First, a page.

Minerva

Minerva

BMJ 1996; 312 doi: http://dx.doi.org/10.1136/bmj.312.7025.260 (Published 27 January 1996) Cite this as: BMJ 1996;312:260

Thirty years after the Health Insurance Plan trial showed that mammography reduced mortality from breast cancer most American women still discover their tumours themselves or have them discovered by their doctors (Southern Medical Journal 1995;88:1114-7). Only a quarter of women treated for breast cancer in Atlanta had had their lesions discovered by mammography. The report adds the startling comment that around one physician in eight in the United States believes that mammography is unnecessary in symptomless women.

Global warming seems now to have become accepted as real, with a 2.0°C rise forecast by the year 2100. This will lead to more people being exposed to diseases such as malaria; but as “JAMA” (1996;275:230-3) points out, resistance to antimalarial drugs is emerging and spreading faster than drugs are being discovered and deployed. And for other tropical diseases such as dengue and arbovirus encephalitis, medicine has no effective drugs at all and no vaccines either.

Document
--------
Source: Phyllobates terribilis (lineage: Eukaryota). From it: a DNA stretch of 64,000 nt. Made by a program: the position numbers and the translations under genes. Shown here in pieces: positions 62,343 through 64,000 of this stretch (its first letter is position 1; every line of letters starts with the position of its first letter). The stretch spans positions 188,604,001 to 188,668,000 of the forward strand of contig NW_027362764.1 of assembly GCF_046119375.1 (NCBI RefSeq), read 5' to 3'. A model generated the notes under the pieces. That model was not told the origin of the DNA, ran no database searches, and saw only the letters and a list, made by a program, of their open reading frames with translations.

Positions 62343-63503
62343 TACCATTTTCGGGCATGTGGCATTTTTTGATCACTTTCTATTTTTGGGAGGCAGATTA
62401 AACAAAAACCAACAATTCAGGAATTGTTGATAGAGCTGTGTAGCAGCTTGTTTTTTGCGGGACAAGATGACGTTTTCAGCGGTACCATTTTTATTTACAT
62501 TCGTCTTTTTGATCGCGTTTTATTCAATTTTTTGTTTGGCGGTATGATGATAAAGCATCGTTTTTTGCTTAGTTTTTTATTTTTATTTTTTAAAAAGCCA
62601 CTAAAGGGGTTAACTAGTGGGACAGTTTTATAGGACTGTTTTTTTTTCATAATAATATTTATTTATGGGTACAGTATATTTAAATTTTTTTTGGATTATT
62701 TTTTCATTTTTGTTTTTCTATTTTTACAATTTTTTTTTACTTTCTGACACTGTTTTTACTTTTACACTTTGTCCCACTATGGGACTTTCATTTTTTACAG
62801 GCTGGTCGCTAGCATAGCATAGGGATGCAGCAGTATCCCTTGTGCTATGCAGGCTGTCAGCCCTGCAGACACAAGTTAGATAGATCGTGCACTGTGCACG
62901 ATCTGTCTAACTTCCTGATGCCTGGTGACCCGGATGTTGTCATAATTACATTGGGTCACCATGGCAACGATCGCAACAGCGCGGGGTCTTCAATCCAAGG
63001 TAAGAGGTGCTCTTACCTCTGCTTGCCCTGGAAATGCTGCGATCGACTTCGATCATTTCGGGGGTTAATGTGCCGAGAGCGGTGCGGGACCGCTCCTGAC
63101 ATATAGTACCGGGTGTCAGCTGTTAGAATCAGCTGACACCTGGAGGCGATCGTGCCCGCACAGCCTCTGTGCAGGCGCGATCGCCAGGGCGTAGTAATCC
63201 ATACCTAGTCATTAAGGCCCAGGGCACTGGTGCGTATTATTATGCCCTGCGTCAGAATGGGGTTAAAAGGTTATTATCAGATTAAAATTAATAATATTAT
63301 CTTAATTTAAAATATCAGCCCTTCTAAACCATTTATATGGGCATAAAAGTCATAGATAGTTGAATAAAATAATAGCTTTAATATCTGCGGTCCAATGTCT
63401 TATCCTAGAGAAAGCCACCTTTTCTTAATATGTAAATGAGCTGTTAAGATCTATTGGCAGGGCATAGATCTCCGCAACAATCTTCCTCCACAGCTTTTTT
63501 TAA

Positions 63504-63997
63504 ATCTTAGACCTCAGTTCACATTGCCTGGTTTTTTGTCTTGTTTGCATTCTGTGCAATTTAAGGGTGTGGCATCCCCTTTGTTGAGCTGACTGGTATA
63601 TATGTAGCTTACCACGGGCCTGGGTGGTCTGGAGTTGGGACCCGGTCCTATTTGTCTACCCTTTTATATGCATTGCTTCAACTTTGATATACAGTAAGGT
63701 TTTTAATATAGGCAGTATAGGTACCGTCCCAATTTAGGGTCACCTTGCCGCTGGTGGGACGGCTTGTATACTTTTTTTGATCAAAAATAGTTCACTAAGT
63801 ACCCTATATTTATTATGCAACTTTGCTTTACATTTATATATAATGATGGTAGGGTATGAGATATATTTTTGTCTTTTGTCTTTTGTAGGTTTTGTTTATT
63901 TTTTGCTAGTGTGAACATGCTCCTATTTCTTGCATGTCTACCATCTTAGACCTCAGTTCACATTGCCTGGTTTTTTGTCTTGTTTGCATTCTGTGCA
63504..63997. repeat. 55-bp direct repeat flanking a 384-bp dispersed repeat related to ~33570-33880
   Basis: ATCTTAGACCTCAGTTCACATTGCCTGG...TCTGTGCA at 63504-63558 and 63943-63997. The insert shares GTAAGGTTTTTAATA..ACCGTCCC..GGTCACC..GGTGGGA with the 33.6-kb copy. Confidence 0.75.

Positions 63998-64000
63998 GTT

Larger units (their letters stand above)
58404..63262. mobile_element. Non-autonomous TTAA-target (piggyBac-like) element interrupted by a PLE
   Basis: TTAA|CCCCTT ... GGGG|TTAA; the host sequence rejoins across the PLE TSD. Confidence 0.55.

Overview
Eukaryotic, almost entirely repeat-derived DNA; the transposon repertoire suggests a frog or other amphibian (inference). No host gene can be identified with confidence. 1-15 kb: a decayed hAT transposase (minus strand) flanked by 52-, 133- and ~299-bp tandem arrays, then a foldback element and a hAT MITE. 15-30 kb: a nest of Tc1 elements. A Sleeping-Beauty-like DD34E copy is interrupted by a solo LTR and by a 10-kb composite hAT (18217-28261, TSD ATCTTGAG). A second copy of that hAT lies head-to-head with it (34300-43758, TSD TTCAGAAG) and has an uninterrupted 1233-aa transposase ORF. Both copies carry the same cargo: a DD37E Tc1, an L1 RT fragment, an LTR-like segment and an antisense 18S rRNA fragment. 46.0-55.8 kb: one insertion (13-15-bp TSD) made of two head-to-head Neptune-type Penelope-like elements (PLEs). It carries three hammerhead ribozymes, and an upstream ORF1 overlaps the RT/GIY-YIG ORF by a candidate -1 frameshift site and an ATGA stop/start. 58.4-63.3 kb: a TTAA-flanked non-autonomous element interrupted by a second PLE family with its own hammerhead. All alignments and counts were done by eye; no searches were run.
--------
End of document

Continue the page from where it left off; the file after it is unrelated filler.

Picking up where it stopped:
Patients who have acute myocardial infarctions do better if they had angina before the infarct occurred. A study in London (New England Journal of Medicine 1996;334:7-12) has now shown that reperfusion of the ischaemic myocardium is more likely to occur in these patients than in those without angina. …

View Full Text

Sign in

Log in through your institution

Free trial

Register for a free trial to thebmj.com to receive unlimited access to all content on thebmj.com for 14 days.
Sign up for a free trial

Subscribe